Page:Popular Science Monthly Volume 37.djvu/668

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THE POPULAR SCIENCE MONTHLY.
ized, and the mythology which embarrassed earnest Christians has vanished as an evil mist, the lifting of which has only more fully revealed the lineaments of infallible truth. No longer in contact with fact of any kind, faith stands bow and forever proudly inaccessible to the attacks of the infidel.

So far the apologist of the future. Why not? Cantabit vacuus.Nineteenth Century.

 

A LITTLE BOYS' GAME WITH A BALL.
By HENRY J. PHILPOTT.

A YEAR or two ago there went the rounds of the daily papers a few verses intended to express the feelings of an elderly lady from the country when her city folks had taken her to see the national game. It was all very interesting and funny, but may be summed up in her oftenest-repeated couplet:

"Jist a passel o' big men a-playin'
A little boys' game with a ball"—

which was a true bill. But how came these men to be playing this little boys' game? Here steps in the student of sociology, and offers explanations in abundance. The truly great philosopher of this and all generations is the man who for the first time considers unconsidered trifles. Herein lies the greatness of Herbert Spencer.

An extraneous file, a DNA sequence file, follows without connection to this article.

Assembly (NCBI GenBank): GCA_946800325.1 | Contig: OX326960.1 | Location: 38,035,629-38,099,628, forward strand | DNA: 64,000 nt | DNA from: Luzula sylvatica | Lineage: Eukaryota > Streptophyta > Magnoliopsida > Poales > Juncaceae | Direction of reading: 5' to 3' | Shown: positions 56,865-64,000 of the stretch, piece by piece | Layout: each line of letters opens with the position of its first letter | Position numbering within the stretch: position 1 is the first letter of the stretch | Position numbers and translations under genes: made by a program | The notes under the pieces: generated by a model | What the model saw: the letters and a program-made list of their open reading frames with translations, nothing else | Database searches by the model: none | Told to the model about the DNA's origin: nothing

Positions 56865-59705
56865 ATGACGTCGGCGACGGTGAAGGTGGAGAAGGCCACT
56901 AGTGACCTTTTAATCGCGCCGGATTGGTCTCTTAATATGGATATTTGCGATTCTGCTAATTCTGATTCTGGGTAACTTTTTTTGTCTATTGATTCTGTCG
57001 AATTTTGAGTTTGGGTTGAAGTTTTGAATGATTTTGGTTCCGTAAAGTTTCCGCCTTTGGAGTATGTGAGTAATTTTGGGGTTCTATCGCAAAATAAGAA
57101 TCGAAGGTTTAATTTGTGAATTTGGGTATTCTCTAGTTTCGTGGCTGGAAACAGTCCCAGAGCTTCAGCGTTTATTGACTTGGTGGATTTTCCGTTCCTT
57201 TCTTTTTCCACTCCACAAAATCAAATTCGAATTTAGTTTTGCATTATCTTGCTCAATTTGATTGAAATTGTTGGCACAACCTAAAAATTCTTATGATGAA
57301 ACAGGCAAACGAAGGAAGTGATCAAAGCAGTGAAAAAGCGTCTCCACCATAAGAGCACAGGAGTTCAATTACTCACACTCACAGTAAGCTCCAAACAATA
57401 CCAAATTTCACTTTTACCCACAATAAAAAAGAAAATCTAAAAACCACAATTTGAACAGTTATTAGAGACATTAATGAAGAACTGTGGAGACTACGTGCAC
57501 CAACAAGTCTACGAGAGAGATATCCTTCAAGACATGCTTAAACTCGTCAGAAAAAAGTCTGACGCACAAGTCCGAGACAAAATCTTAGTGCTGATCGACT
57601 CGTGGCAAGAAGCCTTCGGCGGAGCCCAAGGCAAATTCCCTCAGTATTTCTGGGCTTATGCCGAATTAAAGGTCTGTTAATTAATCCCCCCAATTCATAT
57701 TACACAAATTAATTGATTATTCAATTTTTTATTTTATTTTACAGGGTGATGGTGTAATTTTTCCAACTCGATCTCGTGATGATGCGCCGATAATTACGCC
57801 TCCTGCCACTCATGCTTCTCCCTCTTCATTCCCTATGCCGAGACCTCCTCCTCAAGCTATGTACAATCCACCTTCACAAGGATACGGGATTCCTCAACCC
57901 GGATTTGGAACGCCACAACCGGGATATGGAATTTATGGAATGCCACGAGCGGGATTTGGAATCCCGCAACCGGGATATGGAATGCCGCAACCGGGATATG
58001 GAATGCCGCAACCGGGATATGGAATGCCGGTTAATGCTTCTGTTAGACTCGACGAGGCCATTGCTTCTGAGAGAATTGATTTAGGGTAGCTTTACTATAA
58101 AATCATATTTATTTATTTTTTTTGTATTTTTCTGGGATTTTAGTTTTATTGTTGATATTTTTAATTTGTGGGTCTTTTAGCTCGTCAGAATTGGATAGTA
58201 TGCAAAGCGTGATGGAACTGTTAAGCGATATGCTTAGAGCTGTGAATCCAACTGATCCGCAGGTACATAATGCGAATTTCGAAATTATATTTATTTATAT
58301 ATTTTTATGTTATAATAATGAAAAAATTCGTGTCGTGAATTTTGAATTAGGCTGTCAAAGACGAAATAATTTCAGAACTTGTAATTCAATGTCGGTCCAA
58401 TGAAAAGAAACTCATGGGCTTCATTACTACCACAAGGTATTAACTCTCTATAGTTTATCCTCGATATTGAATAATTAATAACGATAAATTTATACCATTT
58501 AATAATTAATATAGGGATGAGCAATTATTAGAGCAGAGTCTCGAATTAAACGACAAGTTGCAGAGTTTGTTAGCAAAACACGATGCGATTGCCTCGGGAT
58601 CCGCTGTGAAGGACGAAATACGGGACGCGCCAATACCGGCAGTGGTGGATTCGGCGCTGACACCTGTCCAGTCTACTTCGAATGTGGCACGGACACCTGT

In this matter we all have a duty which most of us are likely to forget. We should record for the benefit of the coming philosopher, who by the process of evolution is sure to have a finer and more effective brain than ours, certain facts which seem trivial to us, but which may be of transcendent importance to him. What if our predecessors had scrupulously done likewise? How much more satisfactory would have been our nineteenth-century philosophy!

Hit or miss, I propose to describe a few of the ball-plays I learned as pupil and teacher in country schools within twenty miles of the Mississippi River, and about half-way between St. Louis and St. Paul. I shall not be deterred by the reflection that others may be able, if they would, to describe a greater variety of ball-games.

Did you ever stop to think how much of human life there is consumed in games of ball? A marble is a ball. So is a billiard-ball, a croquet-ball. So—did you ever think of it?—are shot and shell, though their elongation in modern military engineering has made war less truly than it used to be

"Jist a passel o' big men a-playin'
A little boys' game with a ball."